So if you’re like me, you may be thinking about the following things:
- How can I get my students to become better writers?
- How can I get my students to experience what good writing is without authoritatively defining what good writing needs to be?
- How can I jumpstart my student’s learning in a way that makes them more reflective, creative, inquisitive, open-minded, tenacious, flexible, and collaborative?
I see many of these answers to these questions appear in blogging. The grand experiment in my 10th and 11th grades this year is to have my students blogging about many various things: experiences, opinions, creative writing, their artist statement, lists. I have found that Edublogs is very helpful in setting up more the technical aspects of blogging. Of course, teaching blogs is more than coaching the technical side of a 21st century learner; a good educator-coach also focuses on the adaptive side of learning.
The content of their blogs is endless. They are the content. I am discovering the more I blog, the more inquisitive, open-minded, tenacious, and efficient I am. I feel creative. I feel stronger in my writing because I am publishing something worth paying attention to. I am linking up and generating content for others to explore their own ideas.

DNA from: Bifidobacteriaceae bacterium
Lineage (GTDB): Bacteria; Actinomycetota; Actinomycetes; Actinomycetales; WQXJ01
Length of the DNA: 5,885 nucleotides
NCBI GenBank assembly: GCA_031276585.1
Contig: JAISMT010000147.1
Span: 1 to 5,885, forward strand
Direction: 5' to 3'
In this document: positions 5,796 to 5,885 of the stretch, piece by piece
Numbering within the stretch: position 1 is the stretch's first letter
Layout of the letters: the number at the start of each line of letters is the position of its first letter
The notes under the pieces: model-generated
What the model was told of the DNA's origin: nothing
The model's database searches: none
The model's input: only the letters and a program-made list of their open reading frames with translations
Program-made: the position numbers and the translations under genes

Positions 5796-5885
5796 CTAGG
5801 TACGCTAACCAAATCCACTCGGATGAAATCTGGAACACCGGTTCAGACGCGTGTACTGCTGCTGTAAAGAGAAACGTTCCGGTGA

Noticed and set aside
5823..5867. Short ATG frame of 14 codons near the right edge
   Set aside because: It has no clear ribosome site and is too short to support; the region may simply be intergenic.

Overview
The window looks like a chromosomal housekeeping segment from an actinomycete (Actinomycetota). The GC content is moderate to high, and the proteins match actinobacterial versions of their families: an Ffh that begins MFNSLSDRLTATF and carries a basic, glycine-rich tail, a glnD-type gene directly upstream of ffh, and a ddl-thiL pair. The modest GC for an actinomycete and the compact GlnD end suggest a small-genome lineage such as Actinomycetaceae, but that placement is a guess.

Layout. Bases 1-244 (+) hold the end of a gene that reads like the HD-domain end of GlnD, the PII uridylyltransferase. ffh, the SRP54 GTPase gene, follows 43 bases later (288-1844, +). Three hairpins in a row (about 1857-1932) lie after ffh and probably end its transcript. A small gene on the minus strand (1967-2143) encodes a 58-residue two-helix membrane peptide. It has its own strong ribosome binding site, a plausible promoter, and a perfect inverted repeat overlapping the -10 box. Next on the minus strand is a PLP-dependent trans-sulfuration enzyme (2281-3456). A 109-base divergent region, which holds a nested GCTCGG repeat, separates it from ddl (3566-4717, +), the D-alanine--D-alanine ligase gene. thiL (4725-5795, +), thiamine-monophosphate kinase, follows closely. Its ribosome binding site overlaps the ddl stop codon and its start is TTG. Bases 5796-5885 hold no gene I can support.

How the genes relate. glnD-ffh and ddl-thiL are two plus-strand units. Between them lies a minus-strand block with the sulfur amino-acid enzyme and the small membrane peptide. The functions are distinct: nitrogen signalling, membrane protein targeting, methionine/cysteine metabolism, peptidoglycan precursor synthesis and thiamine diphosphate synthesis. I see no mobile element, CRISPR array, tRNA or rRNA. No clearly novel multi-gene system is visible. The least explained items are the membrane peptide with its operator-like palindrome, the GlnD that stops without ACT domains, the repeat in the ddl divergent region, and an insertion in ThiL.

I have come across the “curriculum” called Currere. It encourages students to make their learning an autobiographical account (Side-note… today some of them were having trouble “taking the fork in the road” when they came to it, and so they have stalled in their writing. I have granted them an extension of their first blog till Friday. It is lunch time — 45 minutes of their own time — and they have remained in class, working on their blog). What does this mean? How should I interpret this moment?
My strategies today for getting them to think about drafting their blogs appeared in a 30-minute discussion. We talked about various aspects for beginning the beginning of your blog. How do you filter out so much information when given the freedom to write about anything. I talked about the issue of “Executive Functioning” even with High School students, and my colleague helped me put the issue into a more concrete situation.
“Backwards Choosing,” she said. It’s a strategy I will employ with students, as needed. It means choose just five things you might want to write about. Now, narrow it down to four based on the one issue you would least like to write about right now. Keep choosing backwards until you’ve narrowed your topic; now sit down and write.
You may be wondering still:
- What habits in writing formal papers will these students form from keeping their blog?
- How does blogging help them learn synthesis and analysis and critical thinking?
- How does blogging help them gain the skills of the Common Core?
This I believe. The content they create will the food for applying the skills. From their content, we will explore modifications and modalities on a theme, explanation of an idea through examples and statistics, designing of a research report, choosing a persuasive appeal, describing and setting up a scene. Writing and Reading are ensembles; the blog is the arena.